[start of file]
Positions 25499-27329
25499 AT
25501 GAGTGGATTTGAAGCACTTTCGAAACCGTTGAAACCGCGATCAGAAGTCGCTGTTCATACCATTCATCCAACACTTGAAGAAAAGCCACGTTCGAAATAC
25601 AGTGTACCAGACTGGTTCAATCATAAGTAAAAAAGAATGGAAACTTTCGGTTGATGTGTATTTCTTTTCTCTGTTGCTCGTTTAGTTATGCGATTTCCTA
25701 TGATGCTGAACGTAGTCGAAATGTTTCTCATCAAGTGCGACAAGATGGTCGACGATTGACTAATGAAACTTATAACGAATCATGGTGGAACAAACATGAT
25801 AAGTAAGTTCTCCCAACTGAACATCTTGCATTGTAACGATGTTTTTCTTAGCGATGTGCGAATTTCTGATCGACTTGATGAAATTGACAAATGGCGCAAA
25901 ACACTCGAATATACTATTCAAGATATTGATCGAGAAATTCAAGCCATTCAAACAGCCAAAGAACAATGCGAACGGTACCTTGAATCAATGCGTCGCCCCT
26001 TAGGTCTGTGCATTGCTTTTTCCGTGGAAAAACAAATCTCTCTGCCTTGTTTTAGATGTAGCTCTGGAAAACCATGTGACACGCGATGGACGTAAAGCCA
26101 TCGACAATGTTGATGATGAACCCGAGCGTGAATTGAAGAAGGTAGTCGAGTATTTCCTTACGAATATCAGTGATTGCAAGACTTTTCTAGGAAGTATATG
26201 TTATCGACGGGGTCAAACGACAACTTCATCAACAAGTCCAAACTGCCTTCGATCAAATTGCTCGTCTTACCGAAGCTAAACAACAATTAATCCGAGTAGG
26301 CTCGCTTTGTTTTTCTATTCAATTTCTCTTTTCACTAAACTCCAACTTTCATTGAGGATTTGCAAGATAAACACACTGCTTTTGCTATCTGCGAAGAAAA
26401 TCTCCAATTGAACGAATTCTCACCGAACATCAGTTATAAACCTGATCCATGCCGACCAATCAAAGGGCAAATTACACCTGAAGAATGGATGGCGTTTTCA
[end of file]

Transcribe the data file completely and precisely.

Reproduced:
Positions 25499-27329
25499 AT
25501 GAGTGGATTTGAAGCACTTTCGAAACCGTTGAAACCGCGATCAGAAGTCGCTGTTCATACCATTCATCCAACACTTGAAGAAAAGCCACGTTCGAAATAC
25601 AGTGTACCAGACTGGTTCAATCATAAGTAAAAAAGAATGGAAACTTTCGGTTGATGTGTATTTCTTTTCTCTGTTGCTCGTTTAGTTATGCGATTTCCTA
25701 TGATGCTGAACGTAGTCGAAATGTTTCTCATCAAGTGCGACAAGATGGTCGACGATTGACTAATGAAACTTATAACGAATCATGGTGGAACAAACATGAT
25801 AAGTAAGTTCTCCCAACTGAACATCTTGCATTGTAACGATGTTTTTCTTAGCGATGTGCGAATTTCTGATCGACTTGATGAAATTGACAAATGGCGCAAA
25901 ACACTCGAATATACTATTCAAGATATTGATCGAGAAATTCAAGCCATTCAAACAGCCAAAGAACAATGCGAACGGTACCTTGAATCAATGCGTCGCCCCT
26001 TAGGTCTGTGCATTGCTTTTTCCGTGGAAAAACAAATCTCTCTGCCTTGTTTTAGATGTAGCTCTGGAAAACCATGTGACACGCGATGGACGTAAAGCCA
26101 TCGACAATGTTGATGATGAACCCGAGCGTGAATTGAAGAAGGTAGTCGAGTATTTCCTTACGAATATCAGTGATTGCAAGACTTTTCTAGGAAGTATATG
26201 TTATCGACGGGGTCAAACGACAACTTCATCAACAAGTCCAAACTGCCTTCGATCAAATTGCTCGTCTTACCGAAGCTAAACAACAATTAATCCGAGTAGG
26301 CTCGCTTTGTTTTTCTATTCAATTTCTCTTTTCACTAAACTCCAACTTTCATTGAGGATTTGCAAGATAAACACACTGCTTTTGCTATCTGCGAAGAAAA
26401 TCTCCAATTGAACGAATTCTCACCGAACATCAGTTATAAACCTGATCCATGCCGACCAATCAAAGGGCAAATTACACCTGAAGAATGGATGGCGTTTTCA